Twins

The Twins Need A New Rubber-Armed Reliever

Photo Credit: Bruce Kluckhohn-USA TODAY Sports

If somebody told me exactly one year ago that the Minnesota Twins would be missing Emilio Pagán‘s steadying presence in their bullpen, I’d probably laugh them off and continue digging myself out of eight inches of snow that fell the night before.

But a lot can change in a year.

Not only is there little more than a thin dusting of snow along the edge of my boulevard, but I also wonder how the Twins can replicate the production they got from Pagán now that he has signed with the Cincinnati Reds.

Will his departure tank a team that won 87 games and secured a division crown? Is he primed to be a dominant force the league will have to reckon with for the next two years? Probably not. But Pagán became a stand-up guy in Minnesota’s clubhouse and a remarkably valuable asset for the club last year, much to the chagrin of an anxious fanbase with a short memory.

Pagán’s rubber arm was one of the traits that made him so valuable. Not only was Pagán available on countless back-to-back appearances, but he could pitch more than one inning per outing if the Twins needed him to. He stayed healthy and effective for the entire year. When all was said and done, Pagán was one of the more unsung heroes on the roster.

So how will the Twins replace Pagán as they vie for another division title?

Internal Candidates

The Twins will lean on Griffin Jax and Jhoan Durán, their bullpen staples. For the most part, Jax and Durán have been healthy and effective since transitioning to full-time relievers heading into the 2022 season. But beyond those two, injury concerns and less-than-desirable results have limited the list of internal candidates to a small handful. Or at least that’s how it appears at this moment. Maybe someone in the minor leagues has a meteoric rise, and Minnesota thrusts them into regular duty with the big-league club. Or perhaps a middling starting pitcher transitions to the bullpen.

That’s where Louie Varland comes in. Varland and the Twins have said they would like to remain in the mix as a starter, but it’s hard to dismiss the incredible results he produced last September. In seven relief opportunities last year, Varland had a 1.50 ERA with a whopping 12.75 K/9 and only allowed one walk. According to a source in a National League front office, he held opponents to a .471 OPS and had some of the best raw stuff in the league. If the Twins bite the bullet and make Varland a full-time reliever, he could join Jax and Durán at the back end of the bullpen for years to come.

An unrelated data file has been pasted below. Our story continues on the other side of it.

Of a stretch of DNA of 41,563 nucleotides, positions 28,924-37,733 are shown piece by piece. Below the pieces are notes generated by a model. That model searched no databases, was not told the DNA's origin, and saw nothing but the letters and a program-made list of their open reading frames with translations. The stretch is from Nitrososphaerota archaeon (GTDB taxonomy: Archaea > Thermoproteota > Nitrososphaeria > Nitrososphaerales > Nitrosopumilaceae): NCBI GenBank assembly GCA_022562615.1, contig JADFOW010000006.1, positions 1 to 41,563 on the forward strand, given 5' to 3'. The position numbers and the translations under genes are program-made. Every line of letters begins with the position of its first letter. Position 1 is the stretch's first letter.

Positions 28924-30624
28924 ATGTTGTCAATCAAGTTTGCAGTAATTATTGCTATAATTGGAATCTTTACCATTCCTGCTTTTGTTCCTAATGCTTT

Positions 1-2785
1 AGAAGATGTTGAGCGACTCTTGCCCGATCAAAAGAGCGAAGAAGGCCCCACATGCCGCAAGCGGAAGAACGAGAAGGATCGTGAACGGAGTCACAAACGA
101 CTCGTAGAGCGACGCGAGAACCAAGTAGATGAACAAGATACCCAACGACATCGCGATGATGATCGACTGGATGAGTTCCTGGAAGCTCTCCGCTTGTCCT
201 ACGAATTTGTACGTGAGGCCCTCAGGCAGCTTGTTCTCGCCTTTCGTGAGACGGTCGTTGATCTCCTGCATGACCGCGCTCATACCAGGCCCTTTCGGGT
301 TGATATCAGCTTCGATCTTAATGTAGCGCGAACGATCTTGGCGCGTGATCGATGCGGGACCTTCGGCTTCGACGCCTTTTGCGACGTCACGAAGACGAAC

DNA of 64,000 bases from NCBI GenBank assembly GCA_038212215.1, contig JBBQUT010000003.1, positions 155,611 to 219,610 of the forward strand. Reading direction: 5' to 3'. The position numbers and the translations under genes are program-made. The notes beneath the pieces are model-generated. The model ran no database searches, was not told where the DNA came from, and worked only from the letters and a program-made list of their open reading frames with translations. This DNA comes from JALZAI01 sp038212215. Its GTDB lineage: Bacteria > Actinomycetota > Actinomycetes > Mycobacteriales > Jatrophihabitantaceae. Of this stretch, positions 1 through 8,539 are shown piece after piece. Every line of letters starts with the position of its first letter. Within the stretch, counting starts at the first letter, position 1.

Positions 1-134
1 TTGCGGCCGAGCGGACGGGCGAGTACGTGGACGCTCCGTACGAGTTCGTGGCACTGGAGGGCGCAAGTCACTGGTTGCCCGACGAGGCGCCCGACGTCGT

Two veterans who struggled with injuries last year, Caleb Thielbar and Brock Stewart, are also internal options who could step into a rubber arm role. Each showed dominant results when they were healthy, but nagging ailments limited their availability. Thielbar had a 3.23 ERA in 36 appearances (30 ⅔ innings pitched), and Stewart had a sterling 0.65 ERA through 28 outings (27 ⅔ innings pitched). The former has a longer track record of success, but the latter was an absolute buzzsaw. Stewart struck out 35.8% of the opponents he faced, and either could jump into the Pagán role if healthy.

Josh Winder (40 appearances, 70 innings pitched between Triple-A and MLB) and Kody Funderburk (53 games, 73 innings pitched) are other names to watch. Winder would need to be much more effective for the Twins to trust him with a regular role, and Funderburk would have to continue to show that 2023 was not a fluke.

External Candidates

It’s harder to identify someone for this role because of the Twins front office’s history of limiting their investment in their relief corps. They believe they can turn fringe players into serviceable relievers at a value, and they’ve occasionally been correct about that. But some veterans stand out as pieces who would help fill Pagán’s void.

Matt Moore and David Robertson were popular names in Twins Territory around the trade deadline. Moore is a left-handed former top prospect who has had a career renaissance as a reliever. Last year, he had a 2.56 ERA across 50 appearances (52 ⅔ innings pitched) for three teams. He had a rock-solid 10.3 K/9 and an elite chase percentage (98th percentile). Robertson had a 3.03 ERA in 63 games (65 ⅔ innings pitched) for the New York Mets and Miami Marlins. However, Robertson could be nearing the twilight of his career. He will turn 39 in April.

Wandy Peralta is another lesser-known name. The 32-year-old is coming off two quality seasons with the New York Yankees. He has a 2.77 ERA across 119 games (110 ⅓ innings pitched) in that span and might be the rubberiest arm in this collection.

Whether the Twins develop an internal candidate or bring in a hired gun, they know what they need to make up for. Pagán was a polarizing player, but his improved play in the second half of the season shouldn’t be overlooked as a major reason Minnesota had a successful season last year.

But if you were to tell me a year from now that someone on this list filled his role perfectly, I guess I wouldn’t be surprised.

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